Summer Bytes opens to the sound of computer music

Post this page to popular social media

The Summer Bytes Festival at The National Museum of Computing was opened by The Mayor of Milton Keynes, Councillor Brian White, on Saturday to the sound of music being composed by visitors on a range of vintage and modern computers.

The Summer Bytes Festival, open on Wednesdays to Sunday afternoons until 1 September, is packed full of events and workshops featuring fun, games and extraordinary computer applications all set amongst the world's largest selection of working historic computers.

At the opening The Mayor of Milton Keynes, Councillor Brian White, said: "It's typical that Milton Keynes has on its doorsteps such a renowned national and international museum. I strongly recommend that the local community take the time to visit this wonderful Museum during the Summer Bytes Festival. The restoration work by volunteers is remarkable particularly of some of the really large computers and shows how the things we take for granted today were developed step by step. To see the Domesday project brought back to life using a combination of technologies from 1986 and 2011 was fascinating but the 1980s fashions leave a little bit to be desired."

Computer music was the theme at the opening Festival weekend. Visitors experimented with composing computer music on BBC Micros and then by swivelling around in their seats could advance three decades to try composing music on modern laptops donated by Tribune and Fujitsu.

Chris Monk, TNMOC's Learning Co-ordinator, said: "Here at the Museum we aim to make computer history vibrant and relevant. We are constantly developing ways to demonstrate the huge advances that have been made and to encourage young people to take introductory skills learned at the Museum away with them to develop at home and school."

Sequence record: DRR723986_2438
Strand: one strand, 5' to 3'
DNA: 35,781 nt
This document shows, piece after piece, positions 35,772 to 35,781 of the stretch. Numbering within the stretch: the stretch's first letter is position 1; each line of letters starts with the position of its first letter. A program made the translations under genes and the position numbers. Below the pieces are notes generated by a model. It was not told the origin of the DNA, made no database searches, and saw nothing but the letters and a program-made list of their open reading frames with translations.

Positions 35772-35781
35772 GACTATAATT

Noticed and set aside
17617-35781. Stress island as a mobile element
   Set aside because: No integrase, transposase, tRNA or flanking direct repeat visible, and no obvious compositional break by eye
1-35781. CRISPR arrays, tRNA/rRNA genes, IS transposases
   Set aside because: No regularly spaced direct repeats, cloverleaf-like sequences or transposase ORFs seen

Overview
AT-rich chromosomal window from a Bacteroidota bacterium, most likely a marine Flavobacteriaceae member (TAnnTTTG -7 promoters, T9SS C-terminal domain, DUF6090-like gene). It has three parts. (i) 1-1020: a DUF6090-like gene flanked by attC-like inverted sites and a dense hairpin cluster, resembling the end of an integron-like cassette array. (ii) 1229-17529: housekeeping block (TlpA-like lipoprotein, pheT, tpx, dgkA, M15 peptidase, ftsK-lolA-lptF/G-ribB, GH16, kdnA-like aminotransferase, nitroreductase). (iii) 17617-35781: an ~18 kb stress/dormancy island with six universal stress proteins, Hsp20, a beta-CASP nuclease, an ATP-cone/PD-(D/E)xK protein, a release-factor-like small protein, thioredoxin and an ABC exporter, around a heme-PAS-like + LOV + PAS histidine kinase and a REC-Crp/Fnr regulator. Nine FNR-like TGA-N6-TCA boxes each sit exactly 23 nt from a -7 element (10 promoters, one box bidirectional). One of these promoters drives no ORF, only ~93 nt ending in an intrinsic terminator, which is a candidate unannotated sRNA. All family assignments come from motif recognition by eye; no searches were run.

Elsewhere in the Museum other computers were being explored for their musical capabilities. One two-year-old climbed on a chair to operate a Korg synthesiser while visitors of all ages were busy interacting with machines in the Museum that likes to say: please make noise and please touch!

TNMOC Volunteer Philip Catterall who has invented the "Squark-Duino", a highly unusual computer instrument was delighted with the reaction to it: "The Squark-Duino is a two-feet high, bright yellow quaver-shaped instrument controlled by an Arduino. It is triggered by a variety of sensors to produce musical sounds ranging from cello and organ to nine types of percussion. Several visiting teachers told me they were inspired to rethink their classroom projects that involve Arduinos, low-cost devices that can be used to make everyday objects do unusual things."

The Summer Bytes Festival continues this week with Arduino Workhops that can be booked online. Events throughout the month include computer games workshops, a daytime astronomy event, 3D printing, digital train sets, and workshops with the brand new LEGO EV3 controller. Full details can be found at www.tnmoc.org

Sponsors of the Summer Bytes Festival include:
IP Cortex
Tribune
Fujitsu
Bletchley Park Science and Innovation Centre
AwardBox.

Notes To Editors

About The National Museum of Computing

The National Museum of Computing, located at Bletchley Park, is an independent charity housing the largest collection of functional historic computers in Europe, including a rebuilt Colossus, the world’s first electronic computer and the WITCH, the world's oldest working digital computer. The Museum enables visitors to follow the development of computing from the ultra-secret pioneering efforts of the 1940s through the large systems and mainframes of the 1950s, 60s and 70s, and the rise of personal computing in the 1980s and beyond.

Funders of the Museum include Bletchley Park Capital Partners, CreateOnline, Ceravision, InsightSoftware.com, Google UK, PGP Corporation, IBM, NPL, HP Labs, BCS, the Drapers' Foundation, Black Marble, and the School of Computer Science at the University of Hertfordshire.

The Museum is currently open to the public on Thursdays, Saturdays and Sundays from 1pm, and on summer Bank Holidays. From 24 July until 1 September, the Museum will be open Wednesday to Sunday, 1-5pm. Guided tours are also available at 2.30pm on Tuesdays. There are often additional opening times for the public -- see the website or the iPhone app for updates. Educational and corporate groups are very welcome and may be on any day or evening by prior arrangement.

For more information, see www.tnmoc.org and follow @tnmoc on Twitter and The National Museum of Computing on Facebook and Google+. A TNMOC iPhone App is also now available from the iPhone App Store.

Media Contacts

Stephen Fleming
Palam Communications for TNMOC
t +44 (0) 1635 299116
e sfleming@palam.co.uk

Support us

The Museum has not received government or Lottery funding, so your help is needed.

Become a member »
Make a donation »
Become a volunteer »
Sponsor us »

Latest Tweets Follow